Smartish Pace nominated Matt McBride's poem "Cities of Advertisers" and Amy Woolard's poem "A Girl Gets Sick of a Rose" for the 2013 Best New Poets anthology. SP is proud ... [ read more ]
Issue 19 Reading & Party (with The Great American Canyon Band!)
April 13th, 2013 (7:00pm) -- (11:00pm)
LOCATION: CopyCat Building, 1501 Guilford Ave Baltimore, MD 21202
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R.A. Villanueva, Smartish Pace Reading
R.A. Villanueva reading for the Smartish Pace Issue 18 party at Cyclops in Baltimore on May 6, 2011. Introduction by SP Intern Austin Tally.
Laura Klebanow: It seems you came to write poetry first, and prose poetry and essays next. Is this correct, or has your work in each genre developed less compartmentally? For example, do you ever start a poem and watch it become a prose poem or essay, or vice versa?Lia Purpura: The issue of how one discernible genre grows from another is utterly mysterious to me. I’m certain that I’m writing prose, though my essays are called “lyric essays.” In fact, I’ve just written an essay titled “What is a Lyric Essay?” for Seneca Review. In it, I’m making a plea for allowing the form to remain as mysterious as possible. I do mean “mysterious” though in the best way – challenging and magical and able to work on a reader and knit up above the page. I don’t mean at all “unclear” or “sloppy”. The language ought to be as precise as possible in order to affect the most unlikely moves. When I’m writing, an impulse makes itself known as a prose itch or poem-itch. Some failed poems have extended out into prose and found their musculature that way. I don’t think a derailed essay has ever turned ... [ read more ]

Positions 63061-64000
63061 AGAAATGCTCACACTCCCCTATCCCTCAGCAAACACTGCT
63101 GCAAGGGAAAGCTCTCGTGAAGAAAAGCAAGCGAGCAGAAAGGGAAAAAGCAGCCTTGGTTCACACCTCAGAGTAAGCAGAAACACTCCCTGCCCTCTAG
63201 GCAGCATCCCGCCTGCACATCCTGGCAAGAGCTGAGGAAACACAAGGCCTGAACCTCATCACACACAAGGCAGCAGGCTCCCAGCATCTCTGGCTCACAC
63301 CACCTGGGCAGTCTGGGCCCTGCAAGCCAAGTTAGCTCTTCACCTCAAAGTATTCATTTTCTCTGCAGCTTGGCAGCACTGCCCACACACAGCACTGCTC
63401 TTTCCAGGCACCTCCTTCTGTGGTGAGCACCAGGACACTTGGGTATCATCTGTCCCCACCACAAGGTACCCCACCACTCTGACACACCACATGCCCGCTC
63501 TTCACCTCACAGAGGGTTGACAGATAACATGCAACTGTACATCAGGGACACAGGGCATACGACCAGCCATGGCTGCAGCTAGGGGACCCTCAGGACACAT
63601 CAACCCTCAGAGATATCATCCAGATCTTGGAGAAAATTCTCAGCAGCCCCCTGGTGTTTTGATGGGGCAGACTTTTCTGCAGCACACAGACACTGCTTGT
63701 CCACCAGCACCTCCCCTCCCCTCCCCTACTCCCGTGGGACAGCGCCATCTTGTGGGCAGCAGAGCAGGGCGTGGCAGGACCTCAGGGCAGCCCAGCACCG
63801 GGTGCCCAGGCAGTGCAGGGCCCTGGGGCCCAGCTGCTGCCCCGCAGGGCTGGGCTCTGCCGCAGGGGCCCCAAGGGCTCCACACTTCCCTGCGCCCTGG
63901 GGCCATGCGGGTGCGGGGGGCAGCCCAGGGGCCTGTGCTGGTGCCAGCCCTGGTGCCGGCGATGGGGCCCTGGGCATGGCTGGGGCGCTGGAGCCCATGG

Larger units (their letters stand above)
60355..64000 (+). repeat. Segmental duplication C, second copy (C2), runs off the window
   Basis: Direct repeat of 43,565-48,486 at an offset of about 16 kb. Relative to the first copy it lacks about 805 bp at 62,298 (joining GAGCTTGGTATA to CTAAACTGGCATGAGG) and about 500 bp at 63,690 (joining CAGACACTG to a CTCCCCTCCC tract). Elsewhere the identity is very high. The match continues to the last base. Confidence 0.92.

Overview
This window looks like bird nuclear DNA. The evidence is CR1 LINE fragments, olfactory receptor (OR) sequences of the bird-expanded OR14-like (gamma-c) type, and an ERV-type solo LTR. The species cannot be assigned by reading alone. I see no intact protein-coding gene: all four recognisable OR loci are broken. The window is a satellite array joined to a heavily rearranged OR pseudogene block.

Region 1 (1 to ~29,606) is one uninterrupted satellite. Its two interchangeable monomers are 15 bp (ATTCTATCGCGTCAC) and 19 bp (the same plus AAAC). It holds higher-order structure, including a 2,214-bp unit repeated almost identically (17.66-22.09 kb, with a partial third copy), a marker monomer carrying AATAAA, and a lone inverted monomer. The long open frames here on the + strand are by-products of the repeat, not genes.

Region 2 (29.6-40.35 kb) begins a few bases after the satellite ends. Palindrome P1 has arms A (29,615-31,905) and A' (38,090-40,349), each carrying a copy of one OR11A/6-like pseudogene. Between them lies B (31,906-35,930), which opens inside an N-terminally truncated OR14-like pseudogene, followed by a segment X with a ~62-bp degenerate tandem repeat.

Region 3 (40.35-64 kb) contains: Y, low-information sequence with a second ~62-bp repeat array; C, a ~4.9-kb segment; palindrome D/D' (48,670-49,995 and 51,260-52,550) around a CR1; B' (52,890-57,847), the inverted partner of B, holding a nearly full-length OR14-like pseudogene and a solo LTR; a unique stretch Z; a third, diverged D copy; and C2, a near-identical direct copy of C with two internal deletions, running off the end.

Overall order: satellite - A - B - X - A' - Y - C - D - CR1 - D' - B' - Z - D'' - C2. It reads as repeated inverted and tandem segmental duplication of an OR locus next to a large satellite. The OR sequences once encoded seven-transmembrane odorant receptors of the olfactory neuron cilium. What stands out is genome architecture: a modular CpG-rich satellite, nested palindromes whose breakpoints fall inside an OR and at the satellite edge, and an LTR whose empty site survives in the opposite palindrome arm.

9/1/2013 (7:00pm) -- (8:00pm)
Baltimore, New York, Raleigh, Austin, Virgin Islands
We will have Smartish Pace Issue 20 readings in Baltimore (TBA), New York City (KGB Bar), Raleigh (Contemporary Art Museum), Austin (TBA) and Virgin Islands (TBA).
Dates to be announced here throughout the year.
The poet inclined to write about the family dog had better manipulate language like a MOMIX contortionist or offer the truly unexpected if he hopes to create great poetry – and Robert Wrigley does. From the stolid boy who knows his dog is as good as dead when the farmer arrives with a gutted chicken to the quiver of the dog’s ears as the girl holds him down and commands the pet to say he ... [ read more ]